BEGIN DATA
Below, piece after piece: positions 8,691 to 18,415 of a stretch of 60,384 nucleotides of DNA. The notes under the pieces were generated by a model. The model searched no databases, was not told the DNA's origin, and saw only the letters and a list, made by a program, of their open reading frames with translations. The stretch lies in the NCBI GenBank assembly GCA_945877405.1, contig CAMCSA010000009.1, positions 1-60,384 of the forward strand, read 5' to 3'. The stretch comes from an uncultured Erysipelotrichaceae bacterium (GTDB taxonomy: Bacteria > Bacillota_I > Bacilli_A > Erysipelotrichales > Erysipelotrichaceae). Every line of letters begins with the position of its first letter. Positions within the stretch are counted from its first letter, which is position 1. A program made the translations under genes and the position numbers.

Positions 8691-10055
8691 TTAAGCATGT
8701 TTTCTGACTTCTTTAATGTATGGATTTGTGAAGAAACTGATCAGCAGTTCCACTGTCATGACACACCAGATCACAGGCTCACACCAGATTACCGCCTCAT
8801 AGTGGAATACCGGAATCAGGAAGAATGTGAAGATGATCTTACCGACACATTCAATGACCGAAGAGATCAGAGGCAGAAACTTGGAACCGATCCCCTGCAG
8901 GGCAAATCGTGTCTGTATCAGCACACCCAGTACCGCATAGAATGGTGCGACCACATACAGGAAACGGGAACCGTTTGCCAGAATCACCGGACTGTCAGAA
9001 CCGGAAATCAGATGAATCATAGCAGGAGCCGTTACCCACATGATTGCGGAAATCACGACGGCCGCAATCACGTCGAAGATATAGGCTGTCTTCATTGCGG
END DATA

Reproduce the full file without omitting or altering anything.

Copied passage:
Below, piece after piece: positions 8,691 to 18,415 of a stretch of 60,384 nucleotides of DNA. The notes under the pieces were generated by a model. The model searched no databases, was not told the DNA's origin, and saw only the letters and a list, made by a program, of their open reading frames with translations. The stretch lies in the NCBI GenBank assembly GCA_945877405.1, contig CAMCSA010000009.1, positions 1-60,384 of the forward strand, read 5' to 3'. The stretch comes from an uncultured Erysipelotrichaceae bacterium (GTDB taxonomy: Bacteria > Bacillota_I > Bacilli_A > Erysipelotrichales > Erysipelotrichaceae). Every line of letters begins with the position of its first letter. Positions within the stretch are counted from its first letter, which is position 1. A program made the translations under genes and the position numbers.

Positions 8691-10055
8691 TTAAGCATGT
8701 TTTCTGACTTCTTTAATGTATGGATTTGTGAAGAAACTGATCAGCAGTTCCACTGTCATGACACACCAGATCACAGGCTCACACCAGATTACCGCCTCAT
8801 AGTGGAATACCGGAATCAGGAAGAATGTGAAGATGATCTTACCGACACATTCAATGACCGAAGAGATCAGAGGCAGAAACTTGGAACCGATCCCCTGCAG
8901 GGCAAATCGTGTCTGTATCAGCACACCCAGTACCGCATAGAATGGTGCGACCACATACAGGAAACGGGAACCGTTTGCCAGAATCACCGGACTGTCAGAA
9001 CCGGAAATCAGATGAATCATAGCAGGAGCCGTTACCCACATGATTGCGGAAATCACGACGGCCGCAATCACGTCGAAGATATAGGCTGTCTTCATTGCGG